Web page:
Right and Left sided colon (Large Gut) cancers – Are they different?
Colon (large gut) is the last six feet of intestine, wider than small intestine and relatively fixed in position
as compared to small gut. It is responsible for bile salt reabsorption, water re-absorption and solidifying the food residue that needs to go as a waste.
Colon cancer is the third highest cause of cancer worldwide. Colon cancer has a high mortality rate especially when detected in advanced stages. The pathogenesis of colon cancers is unique; the anatomical location of the tumor plays an important role in the management
Colorectal cancer originates from the inner lining of the colon, and it may develop either on the right side or the left side of the colon.
Right sided colon cancer has been defined by the American Society of Cancer as cancer of the cecum (where appendix is attached) and the ascending colon up to the bend below the liver. In contrast, left-sided colon cancer comprises cancer of the bend below spleen and cancer in regions distal to the bend including the rectum.
The transverse (horizontal) colon connects the left and right sides and on average is shorter than the right and left sides of the colon. Cancer of the transverse colon is extremely rare.
The right and left sided large gut cancers, differ from each other since inception (from the embryonic stage).
The right side of the colon arises from the middle part of gut, and the left side arises from the last part of gut called hindgut.
The transverse colon, on the other hand, is composed of parts of both structures, although it is believed that the midgut portion may be higher than from the hindgut, although this can differ among individuals.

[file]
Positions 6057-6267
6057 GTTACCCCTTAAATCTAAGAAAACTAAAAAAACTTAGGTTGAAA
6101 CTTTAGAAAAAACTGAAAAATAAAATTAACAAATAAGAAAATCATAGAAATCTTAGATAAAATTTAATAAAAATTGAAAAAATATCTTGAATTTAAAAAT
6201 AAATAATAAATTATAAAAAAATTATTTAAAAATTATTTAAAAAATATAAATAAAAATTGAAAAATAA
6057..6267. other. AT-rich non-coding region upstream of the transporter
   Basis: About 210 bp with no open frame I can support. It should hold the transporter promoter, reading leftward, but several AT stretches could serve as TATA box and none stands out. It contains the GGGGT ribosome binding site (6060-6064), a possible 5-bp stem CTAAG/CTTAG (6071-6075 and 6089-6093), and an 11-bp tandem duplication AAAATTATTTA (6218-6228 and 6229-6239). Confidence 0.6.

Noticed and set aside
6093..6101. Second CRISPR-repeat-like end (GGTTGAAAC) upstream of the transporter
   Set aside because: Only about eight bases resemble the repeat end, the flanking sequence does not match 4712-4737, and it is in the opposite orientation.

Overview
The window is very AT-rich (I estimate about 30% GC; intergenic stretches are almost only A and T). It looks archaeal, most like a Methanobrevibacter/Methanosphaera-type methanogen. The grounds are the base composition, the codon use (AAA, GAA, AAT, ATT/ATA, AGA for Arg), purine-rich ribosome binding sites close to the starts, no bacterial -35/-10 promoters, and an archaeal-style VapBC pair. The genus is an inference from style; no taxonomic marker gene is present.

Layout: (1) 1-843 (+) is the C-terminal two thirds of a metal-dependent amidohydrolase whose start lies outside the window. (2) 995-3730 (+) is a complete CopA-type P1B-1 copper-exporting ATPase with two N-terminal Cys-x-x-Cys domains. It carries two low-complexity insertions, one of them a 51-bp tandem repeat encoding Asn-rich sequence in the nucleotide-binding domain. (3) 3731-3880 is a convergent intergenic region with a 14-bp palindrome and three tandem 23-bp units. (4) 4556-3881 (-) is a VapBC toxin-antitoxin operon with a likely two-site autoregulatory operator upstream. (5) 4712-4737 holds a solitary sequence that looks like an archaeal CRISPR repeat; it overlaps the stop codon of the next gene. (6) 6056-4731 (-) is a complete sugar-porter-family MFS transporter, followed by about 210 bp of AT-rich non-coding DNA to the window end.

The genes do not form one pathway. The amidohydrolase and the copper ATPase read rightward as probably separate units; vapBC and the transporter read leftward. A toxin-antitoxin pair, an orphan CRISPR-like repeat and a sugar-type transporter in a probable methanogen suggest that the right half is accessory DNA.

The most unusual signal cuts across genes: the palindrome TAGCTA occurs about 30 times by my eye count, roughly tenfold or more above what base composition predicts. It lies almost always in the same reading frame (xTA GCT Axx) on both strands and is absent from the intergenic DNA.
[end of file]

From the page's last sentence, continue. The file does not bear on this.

Depending on the position, colon cancers behave differently in terms of disease progression and overall survival. The difference between these tumours can be attributed to anatomical and developmental origin, or distinct carcinogenic factors such as difference in gut microbiome on the two sides of the colon, or exposure to distinct nutrients and bile acids, or a combination of both.
Observations made over the past 5 to 10 years have concluded that flat polyps are more likely to occur on the right side than on the left side. Further, right-sided tumours are more likely to develop in patients who have a genetic predisposition to colorectal cancer, including those with Lynch syndrome (familial cancer group) or microsatellite instability.
Right-sided colon cancers tend to be diagnosed much later than left-sided colon cancers. This is because right-sided colon cancers will give rise to symptoms only when they are relatively advanced. The stool is still liquid on the right side of the colon, and the typical bowel symptoms of pain, cramps, or blockage rarely occur in the early stages. Sometimes many years go by for these to be discovered.
Early studies noted differences in outcomes in survival and prognosis of the two sides of colon cancers. It was found that survival was slightly better in patients with left sided tumours when compared to patients with right sided tumours. Therapy responses are also totally different between these tumours.
Left-sided colorectal cancer patients benefit more from adjuvant chemotherapies such as 5-fluorouracil – based regimes and targeted therapies such as anti- epidermal growth factor receptor therapy,
and have a better prognosis.
In contrast, right-sided colorectal cancer patients do not respond well to conventional chemotherapies, but demonstrate more promising results with immunotherapy. Therefore, it is essential to assess right-sided and left-sided tumours as separate entities, and design the therapy regime keeping in mind the differences between these tumours.